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Thursday, Nov. 15, 2007
Myanmar minority Rohingyans sue to reverse refugee refusal
By JUN HONGO
Seven members of a Myanmar ethnic minority appeared in court Wednesday to ask for asylum, saying they face severe persecution if forced to return there.
The people from the Rohingya ethnic minority are seeking in their lawsuit at the Tokyo District Court that the government revoke its denial of refugee status and grant them asylum in Japan.
"In Myanmar, (Rohingyans) are snatched off the streets by the army and taken away for forced labor," a 28-year-old plaintiff, who asked to remain anonymous, told reporters after the trial's first session. "Before arriving in Japan, I escaped to Bangladesh. I learned there that my father had been killed in Myanmar" by the military junta.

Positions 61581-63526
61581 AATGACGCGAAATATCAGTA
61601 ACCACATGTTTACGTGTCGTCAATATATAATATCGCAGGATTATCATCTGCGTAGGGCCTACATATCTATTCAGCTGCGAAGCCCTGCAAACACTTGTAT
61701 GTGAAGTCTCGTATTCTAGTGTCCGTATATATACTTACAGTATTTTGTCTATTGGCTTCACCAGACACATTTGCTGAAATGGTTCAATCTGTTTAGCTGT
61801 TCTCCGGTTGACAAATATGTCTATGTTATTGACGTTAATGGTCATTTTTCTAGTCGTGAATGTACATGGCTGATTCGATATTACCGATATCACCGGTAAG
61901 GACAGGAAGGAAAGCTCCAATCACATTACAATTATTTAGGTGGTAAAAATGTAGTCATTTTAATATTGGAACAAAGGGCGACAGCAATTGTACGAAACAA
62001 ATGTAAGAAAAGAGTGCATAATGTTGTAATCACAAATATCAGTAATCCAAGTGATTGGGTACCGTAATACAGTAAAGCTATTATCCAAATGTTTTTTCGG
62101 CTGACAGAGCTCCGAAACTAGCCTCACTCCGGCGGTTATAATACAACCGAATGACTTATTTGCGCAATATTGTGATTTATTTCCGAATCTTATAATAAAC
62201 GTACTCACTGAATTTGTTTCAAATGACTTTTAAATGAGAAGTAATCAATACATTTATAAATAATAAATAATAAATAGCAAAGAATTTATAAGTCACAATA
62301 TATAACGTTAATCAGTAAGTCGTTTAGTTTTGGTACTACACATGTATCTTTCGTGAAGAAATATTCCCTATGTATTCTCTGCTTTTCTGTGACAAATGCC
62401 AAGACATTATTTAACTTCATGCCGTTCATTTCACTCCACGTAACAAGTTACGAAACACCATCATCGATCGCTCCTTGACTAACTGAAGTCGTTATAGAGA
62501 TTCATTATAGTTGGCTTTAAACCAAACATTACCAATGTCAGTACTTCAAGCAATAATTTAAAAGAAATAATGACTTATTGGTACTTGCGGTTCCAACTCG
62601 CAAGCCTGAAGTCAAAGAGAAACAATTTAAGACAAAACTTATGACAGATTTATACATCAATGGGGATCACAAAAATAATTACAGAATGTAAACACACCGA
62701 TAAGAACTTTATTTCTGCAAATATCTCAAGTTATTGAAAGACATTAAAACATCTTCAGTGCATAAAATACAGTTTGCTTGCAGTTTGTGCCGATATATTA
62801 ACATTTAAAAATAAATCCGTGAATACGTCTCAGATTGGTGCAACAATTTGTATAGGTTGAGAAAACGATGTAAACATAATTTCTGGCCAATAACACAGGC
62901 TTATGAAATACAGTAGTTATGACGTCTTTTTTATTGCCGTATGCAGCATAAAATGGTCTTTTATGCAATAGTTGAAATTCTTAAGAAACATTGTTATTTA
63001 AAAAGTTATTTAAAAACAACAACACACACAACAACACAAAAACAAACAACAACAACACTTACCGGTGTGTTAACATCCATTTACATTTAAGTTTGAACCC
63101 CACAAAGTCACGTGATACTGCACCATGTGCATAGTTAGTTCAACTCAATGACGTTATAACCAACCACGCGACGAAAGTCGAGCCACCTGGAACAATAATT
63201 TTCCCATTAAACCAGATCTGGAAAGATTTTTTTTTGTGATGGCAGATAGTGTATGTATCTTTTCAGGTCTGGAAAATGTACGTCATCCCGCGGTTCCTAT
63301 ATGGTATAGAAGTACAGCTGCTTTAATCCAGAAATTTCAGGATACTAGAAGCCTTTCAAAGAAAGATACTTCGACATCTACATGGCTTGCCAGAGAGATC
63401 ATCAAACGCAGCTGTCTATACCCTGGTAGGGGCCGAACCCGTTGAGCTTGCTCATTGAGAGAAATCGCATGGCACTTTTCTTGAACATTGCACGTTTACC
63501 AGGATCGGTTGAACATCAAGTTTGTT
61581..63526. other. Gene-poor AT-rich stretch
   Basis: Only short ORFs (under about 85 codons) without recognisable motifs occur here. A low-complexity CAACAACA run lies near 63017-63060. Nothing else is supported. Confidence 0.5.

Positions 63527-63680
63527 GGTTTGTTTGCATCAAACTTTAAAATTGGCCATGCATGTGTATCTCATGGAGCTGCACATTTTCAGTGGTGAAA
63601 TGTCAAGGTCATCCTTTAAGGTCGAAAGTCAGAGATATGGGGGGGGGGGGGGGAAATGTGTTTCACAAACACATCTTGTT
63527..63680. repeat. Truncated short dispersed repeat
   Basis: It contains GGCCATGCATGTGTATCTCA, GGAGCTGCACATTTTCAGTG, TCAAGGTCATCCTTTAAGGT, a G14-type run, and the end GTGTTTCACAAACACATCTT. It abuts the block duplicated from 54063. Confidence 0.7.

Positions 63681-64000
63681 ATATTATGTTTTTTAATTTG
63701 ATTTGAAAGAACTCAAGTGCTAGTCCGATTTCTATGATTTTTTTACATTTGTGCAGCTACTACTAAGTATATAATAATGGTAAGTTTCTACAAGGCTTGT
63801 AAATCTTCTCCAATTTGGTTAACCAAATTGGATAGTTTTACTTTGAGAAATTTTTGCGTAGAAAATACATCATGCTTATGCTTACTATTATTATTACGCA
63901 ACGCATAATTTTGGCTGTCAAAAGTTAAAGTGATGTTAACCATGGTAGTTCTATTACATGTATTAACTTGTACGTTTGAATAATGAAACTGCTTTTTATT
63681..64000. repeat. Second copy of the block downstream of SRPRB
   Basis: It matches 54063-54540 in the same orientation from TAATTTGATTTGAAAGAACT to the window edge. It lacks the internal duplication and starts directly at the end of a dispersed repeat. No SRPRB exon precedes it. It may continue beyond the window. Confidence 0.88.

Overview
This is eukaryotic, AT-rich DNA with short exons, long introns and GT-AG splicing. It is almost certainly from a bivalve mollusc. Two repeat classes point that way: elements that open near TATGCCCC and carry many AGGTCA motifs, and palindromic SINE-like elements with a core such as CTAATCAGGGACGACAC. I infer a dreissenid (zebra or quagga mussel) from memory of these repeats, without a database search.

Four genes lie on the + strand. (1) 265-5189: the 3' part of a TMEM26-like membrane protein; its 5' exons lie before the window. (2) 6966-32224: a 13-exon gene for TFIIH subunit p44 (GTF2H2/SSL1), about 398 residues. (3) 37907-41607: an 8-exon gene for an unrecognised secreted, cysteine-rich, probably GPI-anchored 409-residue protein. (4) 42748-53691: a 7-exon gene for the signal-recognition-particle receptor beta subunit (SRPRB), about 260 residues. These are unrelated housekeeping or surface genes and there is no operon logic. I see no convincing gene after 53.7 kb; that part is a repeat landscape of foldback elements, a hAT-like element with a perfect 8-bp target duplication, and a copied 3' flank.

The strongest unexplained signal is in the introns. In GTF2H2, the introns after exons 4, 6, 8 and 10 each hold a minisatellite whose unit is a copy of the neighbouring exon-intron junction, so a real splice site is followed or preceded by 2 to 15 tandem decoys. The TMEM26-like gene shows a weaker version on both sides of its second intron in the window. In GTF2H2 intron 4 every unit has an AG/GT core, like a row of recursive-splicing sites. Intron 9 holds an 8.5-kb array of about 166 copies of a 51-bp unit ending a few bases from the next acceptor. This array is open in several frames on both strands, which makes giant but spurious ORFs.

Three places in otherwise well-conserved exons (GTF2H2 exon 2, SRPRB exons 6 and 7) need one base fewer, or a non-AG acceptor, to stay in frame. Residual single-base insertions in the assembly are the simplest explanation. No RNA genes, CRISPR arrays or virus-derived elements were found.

Some 3 million Rohingyans, who are minority Muslims, reside in southwest Myanmar. The country's ruling junta has not recognized them as citizens and they have been denied basic human rights, including access to education and marriage without government permission.
"The military junta will hold us in prison for seven years if we visit a neighboring town without their permission," a 31-year-old plaintiff added. "We were forced to leave Myanmar. There is no place for us to return."
Taro Takahashi, a lawyer for the plaintiffs, said many Myanmar natives seeking asylum in Japan have at times been detained for more than a year before obtaining provisional status. Winning recognition as a refugee has been difficult as well.
Myanmar people have filed 535 applications for refugee status since 1992, but only 132, including some Rohingyans, have been granted asylum, the plaintiffs' lawyers said.